Magazine

Moonrise On the Beach

On Friday I drove out to the end of Cape Cod to attend a memorial service for an old friend, Arturo Vivante who wrote beautiful short stories, some of them for this magazine. I had planned to visit with him this past April. We had picked a date but when I called a week ahead […]

By Edie Clark

Jul 21 2008

On Friday I drove out to the end of Cape Cod to attend a memorial service for an old friend, Arturo Vivante who wrote beautiful short stories, some of them for this magazine. I had planned to visit with him this past April. We had picked a date but when I called a week ahead to make sure he still felt like having a visitor, his daughter, Lydia, answered and told me he had died on April 1. Arturo was 84 and had not been well so it was not a great shock, however, the news provoked a wave of sadness for great things lost. He was not only a wonderful writer but a true friend, gentle soul with compassion and a philosophical outlook on almost everything, including the price of grapes. His voice, at times, was barely audible, which usually caused me to lean closer as I did not want to miss a single word. I have known Arturo probably 20 years, maybe more. As a young man, he was impishly handsome. I have seen pictures. As an older man, one was drawn to the wisdom of his eyes, dark pools of understanding.

Arturo started out in life as a doctor, in Italy, which was his native land. He practiced medicine in Rome until he met Nancy Bradish, an American woman who would become his lifetime partner. In 1958, they married and moved to New York. Arturo had published a couple of short stories in small magazines and then a story was accepted for publication in The New Yorker. This apparently gave him enough confidence in his craft so that he quit his medical practice and within a few years, he and Nancy moved to Wellfleet with their two young daughters, Lucy and the infant, Lydia. There, he took up the life of a full-time writer and all that that entails.

In all, Arturo published more than 70 short stories in The New Yorker. He also published four collections of short stories and three novels along with the occasional play and poems as well. He taught at Bennington and some of his students, most notably Brett Easton Ellis and Donna Tart, emerged from his classes as full-blown, best-selling writers, something he himself never attained. But I never had the feeling he minded this very much. Like the best of writers, Arturo sat back and observed. He listened. Whenever I was with him, I felt I had his complete attention and any small matter I might mention suddenly seemed important and worth discussing.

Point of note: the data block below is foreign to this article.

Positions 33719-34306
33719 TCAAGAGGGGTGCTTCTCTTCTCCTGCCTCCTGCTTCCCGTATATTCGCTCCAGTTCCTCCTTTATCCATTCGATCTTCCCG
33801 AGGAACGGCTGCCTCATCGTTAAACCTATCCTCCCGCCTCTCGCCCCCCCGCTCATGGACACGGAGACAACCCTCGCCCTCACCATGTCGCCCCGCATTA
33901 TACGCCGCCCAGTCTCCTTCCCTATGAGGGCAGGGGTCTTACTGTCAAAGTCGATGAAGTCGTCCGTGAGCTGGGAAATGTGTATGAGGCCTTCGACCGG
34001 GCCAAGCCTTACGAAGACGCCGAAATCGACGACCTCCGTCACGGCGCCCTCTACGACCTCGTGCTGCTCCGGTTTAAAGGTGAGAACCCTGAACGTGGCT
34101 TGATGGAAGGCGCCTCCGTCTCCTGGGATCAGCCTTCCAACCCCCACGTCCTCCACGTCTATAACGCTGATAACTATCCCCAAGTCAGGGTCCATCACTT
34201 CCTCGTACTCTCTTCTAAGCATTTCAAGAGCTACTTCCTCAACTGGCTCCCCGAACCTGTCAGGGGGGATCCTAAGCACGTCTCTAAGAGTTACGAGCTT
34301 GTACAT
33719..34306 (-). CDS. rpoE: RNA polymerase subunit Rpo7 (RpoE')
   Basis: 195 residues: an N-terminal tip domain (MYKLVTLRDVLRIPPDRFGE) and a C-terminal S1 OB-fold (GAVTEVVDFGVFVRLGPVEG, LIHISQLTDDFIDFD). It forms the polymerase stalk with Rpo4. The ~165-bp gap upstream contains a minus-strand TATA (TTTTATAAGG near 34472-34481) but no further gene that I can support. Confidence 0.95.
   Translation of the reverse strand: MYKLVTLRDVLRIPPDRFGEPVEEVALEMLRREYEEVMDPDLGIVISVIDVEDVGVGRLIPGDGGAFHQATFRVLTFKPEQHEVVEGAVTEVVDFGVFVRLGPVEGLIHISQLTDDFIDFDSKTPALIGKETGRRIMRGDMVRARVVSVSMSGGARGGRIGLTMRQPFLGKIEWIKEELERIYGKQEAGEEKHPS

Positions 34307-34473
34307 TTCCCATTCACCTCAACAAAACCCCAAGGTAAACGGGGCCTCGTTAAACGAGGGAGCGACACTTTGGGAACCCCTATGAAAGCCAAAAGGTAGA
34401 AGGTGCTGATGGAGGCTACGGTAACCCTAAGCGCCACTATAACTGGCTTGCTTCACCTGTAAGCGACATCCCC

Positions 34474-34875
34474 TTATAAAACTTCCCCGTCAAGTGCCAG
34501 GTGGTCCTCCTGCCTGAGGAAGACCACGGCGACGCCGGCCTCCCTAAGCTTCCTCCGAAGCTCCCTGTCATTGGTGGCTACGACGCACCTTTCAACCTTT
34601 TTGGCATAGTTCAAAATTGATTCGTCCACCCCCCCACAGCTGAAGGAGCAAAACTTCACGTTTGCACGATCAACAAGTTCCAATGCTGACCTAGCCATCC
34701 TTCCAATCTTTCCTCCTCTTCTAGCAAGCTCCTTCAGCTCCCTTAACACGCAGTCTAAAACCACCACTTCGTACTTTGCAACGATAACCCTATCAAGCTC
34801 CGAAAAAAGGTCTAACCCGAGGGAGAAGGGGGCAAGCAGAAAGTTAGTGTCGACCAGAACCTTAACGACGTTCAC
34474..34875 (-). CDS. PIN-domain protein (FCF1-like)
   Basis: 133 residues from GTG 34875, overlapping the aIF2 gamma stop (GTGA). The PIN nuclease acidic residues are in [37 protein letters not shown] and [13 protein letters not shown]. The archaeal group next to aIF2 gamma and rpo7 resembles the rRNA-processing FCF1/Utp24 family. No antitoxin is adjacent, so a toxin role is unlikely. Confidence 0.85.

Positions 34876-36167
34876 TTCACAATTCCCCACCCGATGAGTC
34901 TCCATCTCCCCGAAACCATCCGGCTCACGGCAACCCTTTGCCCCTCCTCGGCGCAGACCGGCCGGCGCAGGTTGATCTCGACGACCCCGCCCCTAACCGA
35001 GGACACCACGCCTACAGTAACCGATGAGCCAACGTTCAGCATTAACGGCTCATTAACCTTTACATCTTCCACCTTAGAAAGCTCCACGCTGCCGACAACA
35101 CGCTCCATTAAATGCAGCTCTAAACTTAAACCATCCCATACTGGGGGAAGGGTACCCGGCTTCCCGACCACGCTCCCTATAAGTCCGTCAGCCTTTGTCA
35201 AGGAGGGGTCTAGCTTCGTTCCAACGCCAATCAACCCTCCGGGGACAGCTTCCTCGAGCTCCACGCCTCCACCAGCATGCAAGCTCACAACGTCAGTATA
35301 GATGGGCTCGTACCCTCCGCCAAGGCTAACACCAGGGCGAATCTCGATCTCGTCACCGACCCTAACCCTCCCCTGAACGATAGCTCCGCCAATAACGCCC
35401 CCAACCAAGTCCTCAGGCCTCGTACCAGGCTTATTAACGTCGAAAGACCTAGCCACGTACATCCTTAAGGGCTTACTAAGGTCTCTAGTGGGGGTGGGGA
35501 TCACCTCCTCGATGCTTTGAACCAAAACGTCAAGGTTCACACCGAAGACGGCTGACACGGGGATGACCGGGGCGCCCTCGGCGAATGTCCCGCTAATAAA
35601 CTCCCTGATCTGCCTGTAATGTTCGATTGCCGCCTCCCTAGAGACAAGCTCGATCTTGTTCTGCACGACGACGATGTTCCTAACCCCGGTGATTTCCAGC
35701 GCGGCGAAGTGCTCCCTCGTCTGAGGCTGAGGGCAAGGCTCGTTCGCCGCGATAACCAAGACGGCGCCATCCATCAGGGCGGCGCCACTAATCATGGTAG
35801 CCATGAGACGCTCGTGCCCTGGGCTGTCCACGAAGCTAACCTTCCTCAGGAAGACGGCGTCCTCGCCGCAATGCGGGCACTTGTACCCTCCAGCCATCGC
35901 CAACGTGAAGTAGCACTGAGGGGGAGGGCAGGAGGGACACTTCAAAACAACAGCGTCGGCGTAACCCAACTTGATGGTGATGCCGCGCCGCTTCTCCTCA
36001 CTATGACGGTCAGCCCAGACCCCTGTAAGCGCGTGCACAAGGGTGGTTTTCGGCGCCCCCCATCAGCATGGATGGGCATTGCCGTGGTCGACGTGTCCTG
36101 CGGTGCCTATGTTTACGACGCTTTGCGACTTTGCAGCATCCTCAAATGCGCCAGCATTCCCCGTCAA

Arturo loved the ocean. The last time I visited him, he wanted to take me to lunch at his favorite place in Wellfleet, a combination restaurant and bookstore — what could be better? The restaurant had two levels, the upstairs having an open deck that looked out at the ocean. He was not well and had trouble climbing the stairs but that was his wish, to sit on the deck for lunch. So we ascended slowly and chose a table outside. It was a particularly windy day in late spring, not yet comfortable for outdoor dining. Our orders, fried clams and such, practically had to be nailed to the table as everything kept sailing away, especially our napkins. The wind also made it hard to hear those soft Arturo words. But he seemed unperturbed and eventually fell into a spell of looking, gazing out at the water as it tumbled toward us.